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Searching for bears in wild Asturias

Europe, contrary to popular opinion, still boasts an abundance of biodiversity, keystone species and large carnivores. You just need to know where to look...

Asturias – the wild, beating heart of northern Spain, where endless beech forests course through the limestone valleys; where golden eagles soar above blossoming meadows; and where the Cantabrian brown bear roams the bluffs and peaks. In this little-known gem of wild Europe, one can explore the dramatic coastlines, and within an hour, journey through the Cantabrian Mountains to observe brown bears. It is truly Spain’s ‘best kept secret’, a region full of natural and cultural heritage, where wildlife conservation is dovetailing with awe-inspiring ecotourism opportunities.

This May, The European Nature Trust hosted two trips for national and international journalists to visit Asturias and search for the brown bears with our project partners, Fundación Oso Pardo (FOP). ‘Noise for nature’, as TENT likes to call it, is critical to build awareness of brown bear conservation, to help others learn about this wild gem of European wilderness, and connect with the remaining wild areas of our continent.

Once widespread across the whole of Spain, the brown bear was hunted to a low of just 80 individuals in the early 1970s; bear populations were eradicated in the south, and became relict to the regions of Asturias, Cantabria and Castilla y León. However, as the conservation movement grew in Spain, the bear was awarded protected status in 1973. Today, a network of protected natural parks has been established throughout the Cantabrians, preserving key bear habitats. FOP work tirelessly to study the biology and conservation needs of the bear; thanks to their dedication, the Cantabrian population has recovered to around 350 individuals, split into a western (300 bears) and eastern subpopulation (50 bears).

FOP, a local conservation foundation, is dedicated to the conservation and scientific study of the brown bear. Since the population reached its nadir in the 1970s, FOP have helped the species to recover, and are now working to naturally expand the population.

It was here in their forested, mountainous home in Asturias that the journalists learned about the brown bear and the efforts underway to expand and connect the populations. On the first day, the team had the opportunity to observe bears in Fuentes del Narcea Natural Preserve. As evening rolled round, the sun tucked itself behind the peaks of the quartz valleys, and two female bears emerged into the twilight. Journeying through the Cantabrians, the team saw the abundant diversity of habitats in this unique region: the primary old-growth oak forests of Muniellos Strict Nature Reserve; the beech forests of Somiedo Biosphere Reserve; onward to the dramatic, quartzite bluffs of Castilla y Léon; north to the inspiring coastlines, sampling local delicacies and culture, while learning about the unique ethnography of the region.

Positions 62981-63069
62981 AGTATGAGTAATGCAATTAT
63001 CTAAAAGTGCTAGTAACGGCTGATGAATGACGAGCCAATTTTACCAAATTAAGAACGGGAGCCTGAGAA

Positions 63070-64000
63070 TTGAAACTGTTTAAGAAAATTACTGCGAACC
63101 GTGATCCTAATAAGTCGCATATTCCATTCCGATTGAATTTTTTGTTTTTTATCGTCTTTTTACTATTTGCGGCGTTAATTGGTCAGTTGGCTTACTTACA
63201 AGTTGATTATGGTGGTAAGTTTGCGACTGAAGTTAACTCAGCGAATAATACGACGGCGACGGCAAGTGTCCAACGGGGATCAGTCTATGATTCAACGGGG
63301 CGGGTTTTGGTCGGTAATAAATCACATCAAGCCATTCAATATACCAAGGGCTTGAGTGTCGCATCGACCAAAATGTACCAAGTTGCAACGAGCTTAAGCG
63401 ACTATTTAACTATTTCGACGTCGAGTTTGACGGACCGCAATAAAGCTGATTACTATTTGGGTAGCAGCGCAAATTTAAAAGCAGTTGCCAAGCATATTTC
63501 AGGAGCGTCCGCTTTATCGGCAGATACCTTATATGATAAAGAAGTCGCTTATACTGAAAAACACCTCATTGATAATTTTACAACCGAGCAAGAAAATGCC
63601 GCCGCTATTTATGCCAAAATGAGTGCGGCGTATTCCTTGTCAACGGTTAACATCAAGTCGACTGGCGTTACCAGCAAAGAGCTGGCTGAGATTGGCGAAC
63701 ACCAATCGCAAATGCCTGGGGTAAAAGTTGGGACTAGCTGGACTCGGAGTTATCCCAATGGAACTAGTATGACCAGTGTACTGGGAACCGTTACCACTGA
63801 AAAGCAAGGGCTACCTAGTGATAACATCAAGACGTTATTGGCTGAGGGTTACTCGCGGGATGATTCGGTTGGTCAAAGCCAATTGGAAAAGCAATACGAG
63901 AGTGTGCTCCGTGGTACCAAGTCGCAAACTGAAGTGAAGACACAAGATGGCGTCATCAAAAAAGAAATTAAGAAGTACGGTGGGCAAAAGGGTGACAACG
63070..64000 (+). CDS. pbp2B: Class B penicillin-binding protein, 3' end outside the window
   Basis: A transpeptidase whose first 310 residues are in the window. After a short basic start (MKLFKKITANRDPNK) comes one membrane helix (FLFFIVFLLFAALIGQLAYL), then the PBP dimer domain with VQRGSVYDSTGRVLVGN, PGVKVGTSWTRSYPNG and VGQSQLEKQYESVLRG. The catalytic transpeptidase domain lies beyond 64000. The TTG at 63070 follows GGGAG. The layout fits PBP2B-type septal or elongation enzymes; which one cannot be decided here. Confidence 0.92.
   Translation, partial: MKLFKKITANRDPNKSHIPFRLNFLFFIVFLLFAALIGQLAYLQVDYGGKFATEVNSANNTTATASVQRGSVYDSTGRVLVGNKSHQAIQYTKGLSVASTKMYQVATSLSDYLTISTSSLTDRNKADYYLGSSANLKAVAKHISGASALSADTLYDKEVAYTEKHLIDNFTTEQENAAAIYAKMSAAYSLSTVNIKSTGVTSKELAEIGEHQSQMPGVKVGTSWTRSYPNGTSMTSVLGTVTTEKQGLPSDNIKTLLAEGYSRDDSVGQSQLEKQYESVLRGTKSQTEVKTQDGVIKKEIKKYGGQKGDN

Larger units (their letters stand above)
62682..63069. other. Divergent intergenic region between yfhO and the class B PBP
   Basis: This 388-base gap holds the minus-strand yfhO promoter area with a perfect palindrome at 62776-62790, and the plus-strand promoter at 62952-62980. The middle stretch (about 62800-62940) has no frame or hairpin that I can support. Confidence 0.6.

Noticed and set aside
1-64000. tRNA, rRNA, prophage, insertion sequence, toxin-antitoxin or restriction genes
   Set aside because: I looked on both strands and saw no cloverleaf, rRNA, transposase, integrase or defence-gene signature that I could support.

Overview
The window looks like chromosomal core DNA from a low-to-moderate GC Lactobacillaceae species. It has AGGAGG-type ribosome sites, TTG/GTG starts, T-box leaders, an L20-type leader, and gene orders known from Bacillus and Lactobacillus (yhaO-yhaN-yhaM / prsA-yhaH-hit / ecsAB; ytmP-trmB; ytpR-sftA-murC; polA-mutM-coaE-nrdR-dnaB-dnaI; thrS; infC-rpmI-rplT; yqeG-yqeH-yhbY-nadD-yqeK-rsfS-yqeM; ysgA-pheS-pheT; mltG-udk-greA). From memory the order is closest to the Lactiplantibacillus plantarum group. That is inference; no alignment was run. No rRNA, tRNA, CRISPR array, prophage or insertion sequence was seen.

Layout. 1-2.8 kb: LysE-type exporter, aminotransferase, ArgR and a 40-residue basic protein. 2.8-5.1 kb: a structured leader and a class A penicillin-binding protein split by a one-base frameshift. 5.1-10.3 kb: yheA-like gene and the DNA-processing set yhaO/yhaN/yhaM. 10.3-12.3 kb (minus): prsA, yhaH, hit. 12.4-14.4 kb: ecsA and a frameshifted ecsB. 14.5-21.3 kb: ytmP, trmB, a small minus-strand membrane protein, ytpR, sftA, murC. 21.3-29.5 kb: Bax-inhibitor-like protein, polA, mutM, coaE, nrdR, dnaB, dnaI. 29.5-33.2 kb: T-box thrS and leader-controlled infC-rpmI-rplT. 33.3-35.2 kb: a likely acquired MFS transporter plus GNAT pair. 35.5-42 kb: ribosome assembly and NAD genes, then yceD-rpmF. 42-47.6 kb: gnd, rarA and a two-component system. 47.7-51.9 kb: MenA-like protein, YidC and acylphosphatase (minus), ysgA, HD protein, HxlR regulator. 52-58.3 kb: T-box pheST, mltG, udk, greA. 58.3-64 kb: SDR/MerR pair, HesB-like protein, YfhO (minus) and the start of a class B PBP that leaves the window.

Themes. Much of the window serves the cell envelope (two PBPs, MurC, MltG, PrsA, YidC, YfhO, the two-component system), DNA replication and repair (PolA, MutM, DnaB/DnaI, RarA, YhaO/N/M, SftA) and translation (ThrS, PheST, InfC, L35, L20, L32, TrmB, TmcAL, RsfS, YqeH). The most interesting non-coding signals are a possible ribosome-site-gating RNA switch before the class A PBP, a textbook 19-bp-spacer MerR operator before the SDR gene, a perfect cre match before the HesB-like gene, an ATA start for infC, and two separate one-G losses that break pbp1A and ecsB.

From a respectful distance, the team observed many bears throughout the trip, learning about their ecological, social and economic importance to Asturias. Golden eagles, wildcats, wolves, chamois and other wildlife roam the pristine valleys. Today, wildlife watching is helping to diversify the rural economy of Asturias. The bear, once vilified and hunted nearly to local extinction, is increasingly seen as part of the region’s natural heritage, and the key to creating new economies for a sustainable future.

FOP is working to increase the connectivity of bear populations. To improve genetic exchange between the western and eastern populations, they are restoring critical habitat corridors with plantations of cherry, apple, alder, whitebeam and buckthorn. Volunteer-led recovery programs are improving social participation in conservation, and 'bear houses' and museums are providing centres for education and heritage. Led by science, FOP ecologists monitor bear movement and promote expansion of the species into more of their historic range. To improve coexistence, the organisation works with local communities to increase social acceptance of the brown bear as an ambassador for wild Spain.

Through dedicated conservation, the Cantabrian population has recovered to more than 350 individuals. The brown bears of Asturias are best observed throughout Spring, in April and May, when the fruit trees and wildflowers blossom in colourful array.

Attending media:

  • National Geographic
  • Geographical Magazine
  • The Daily Mail
  • Sunday Times
  • Condé Nast Traveller
  • El Mundo Viajes
  • El Confidencial
  • El Español
  • El Economista
  • Entorno
  • Suplemento Natural
  • Revista Traveling, Descubrir
  • De Viajes
  • Oxígeno
  • Guía Repsol
  • Etheria Magazine
  • Televisión Principado de Asturias

TENT and FOP – a partnership for wild spain

The European Nature Trust supports FOP’s work to protect and grow the Cantabrian brown bear population. Through our partnership with Steppes Travel, we help people to experience the wild beauty of Asturias, to go in search of brown bears and to contribute to grassroots conservation efforts.
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